Numbers

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Numbers

Finger length ratio
Finger length ratio - 2D4D

2D:4D

The ratio of 2nd and 4th finger (digit) length. This ratio has been suggested to relate to high fetal testosterone concentration (males have lower 2D:4D than females) and also thought to be an indicator of various neurological abnormalities. To measure, using your right hand palm up, measure the index finger (2) and ring finger (4) length from palm to tip. Dividing the index finger by the ring finger gives the 2D:4D ratio, average women ratio is 1, average men is 0.98 (human PMID 16504142, alternative result for mice PMID 19495421).
(More? Image - 2D:4D ratio | Limb Development | Neural System - Abnormalities | Endocrine System Development | PMID 16504142)

3D echocardiography

An ultrasound cardiac diagnostic technique.
(More? Ultrasound | Cardiovascular System Development | Cardiac Abnormalities)

3rd ventricle

(third ventricle) A fluid-filled space formed from neural tube lumen, located within the diencephalon (from the primary vesicle, prosencephalon or forebrain). In the adult this region lies between the two thalamic bodies. The massa intermedia passes through it and the hypothalamus forms its floor and part of its lateral walls.
(More? Lecture - Ectoderm Development | Ventricular System | Neural System Development)

4th ventricle

(fourth ventricle) A fluid-filled space formed from neural tube lumen, located within the rhombencephalon (from the primary vesicle, hindbrain). This ventricle is connected to the subarachnoid space via two lateral foramina of Luschka and by one medial foramen of Magendie.
(More? Lecture - Ectoderm Development | Ventricular System | Neural System Development)
Cranial Nerve Development
Cranial Nerve s

CN I to XII

Human cranial nerve (CN) are traditionally represented by Roman numerals. These are paired nerves emerging from the brain and not the spinal cord.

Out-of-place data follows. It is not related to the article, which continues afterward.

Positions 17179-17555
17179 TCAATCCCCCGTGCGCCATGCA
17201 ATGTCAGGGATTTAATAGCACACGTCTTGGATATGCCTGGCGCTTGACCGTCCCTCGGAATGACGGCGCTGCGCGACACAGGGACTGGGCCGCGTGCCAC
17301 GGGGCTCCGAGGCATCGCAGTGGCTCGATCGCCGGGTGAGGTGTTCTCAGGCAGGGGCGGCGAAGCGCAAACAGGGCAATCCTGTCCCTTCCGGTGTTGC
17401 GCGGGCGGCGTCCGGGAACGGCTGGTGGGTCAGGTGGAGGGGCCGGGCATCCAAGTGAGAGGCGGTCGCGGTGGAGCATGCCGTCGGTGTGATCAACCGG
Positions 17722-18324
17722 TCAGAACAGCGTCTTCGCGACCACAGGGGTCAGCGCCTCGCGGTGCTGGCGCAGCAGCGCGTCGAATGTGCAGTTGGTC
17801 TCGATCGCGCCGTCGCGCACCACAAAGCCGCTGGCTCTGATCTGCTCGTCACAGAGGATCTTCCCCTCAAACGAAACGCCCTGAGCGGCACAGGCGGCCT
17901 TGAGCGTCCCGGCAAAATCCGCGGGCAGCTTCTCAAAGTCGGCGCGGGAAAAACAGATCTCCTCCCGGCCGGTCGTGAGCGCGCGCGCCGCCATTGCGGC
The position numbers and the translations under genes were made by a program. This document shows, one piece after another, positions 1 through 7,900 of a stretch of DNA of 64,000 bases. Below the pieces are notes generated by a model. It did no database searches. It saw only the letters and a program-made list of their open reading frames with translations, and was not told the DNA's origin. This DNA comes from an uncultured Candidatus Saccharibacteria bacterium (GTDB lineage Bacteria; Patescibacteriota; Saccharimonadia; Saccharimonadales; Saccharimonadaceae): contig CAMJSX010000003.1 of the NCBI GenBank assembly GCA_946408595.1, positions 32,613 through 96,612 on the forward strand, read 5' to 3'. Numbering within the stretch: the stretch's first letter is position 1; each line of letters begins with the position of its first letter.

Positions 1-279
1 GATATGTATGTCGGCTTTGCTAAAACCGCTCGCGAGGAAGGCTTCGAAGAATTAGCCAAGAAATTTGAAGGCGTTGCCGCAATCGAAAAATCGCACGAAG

I - Olfactory nerve (sensory) II - Optic Nerve (sensory) III - Oculomotor nerve (mainly motor) IV - Trochlear nerve (mainly motor) V - Trigeminal nerve (both sensory and motor) VI - Abducens nerve (mainly motor) VII - Facial nerve (both sensory and motor) VIII - Vestibulocochlear nerve (auditory-vestibular nerve or statoacoustic nerve; mostly sensory) IX - Glossopharyngeal nerve (both sensory and motor) X - Vagus nerve (both sensory and motor) XI - Accessory nerve (cranial accessory nerve or spinal accessory nerve; mainly motor) XII - Hypoglossal nerve (mainly motor)
(More? Cranial Nerve Development | Neural System Development)


Glossary Comments

Use this page to access brief definitions of specific embryology terms. Additional information can be accessed from links listed at the end of each definition. Glossary from the UNSW Embryology program compiled and written by Dr Mark Hill. Reference material used in preparing this glossary list includes: texts listed on page 1 "Reading" of each notes section, Department of Anatomy Publications, WWW resources from NCBI, NIH, OMIM, NHMRC (Australia), AMA (USA), Office of Rare Diseases (USA), PubMed Medline Dictionaries, MSDS, Merck Manual home edn. and WHO ART terminology (2009).

These notes are for Educational Purposes Only Please email Dr Mark Hill if you wish to make a comment about this current project.

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Cite this page: Hill, M.A. 2017 Embryology Numbers. Retrieved June 29, 2017, from https://embryology.med.unsw.edu.au/embryology/index.php/Numbers

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© Dr Mark Hill 2017, UNSW Embryology ISBN: 978 0 7334 2609 4 - UNSW CRICOS Provider Code No. 00098G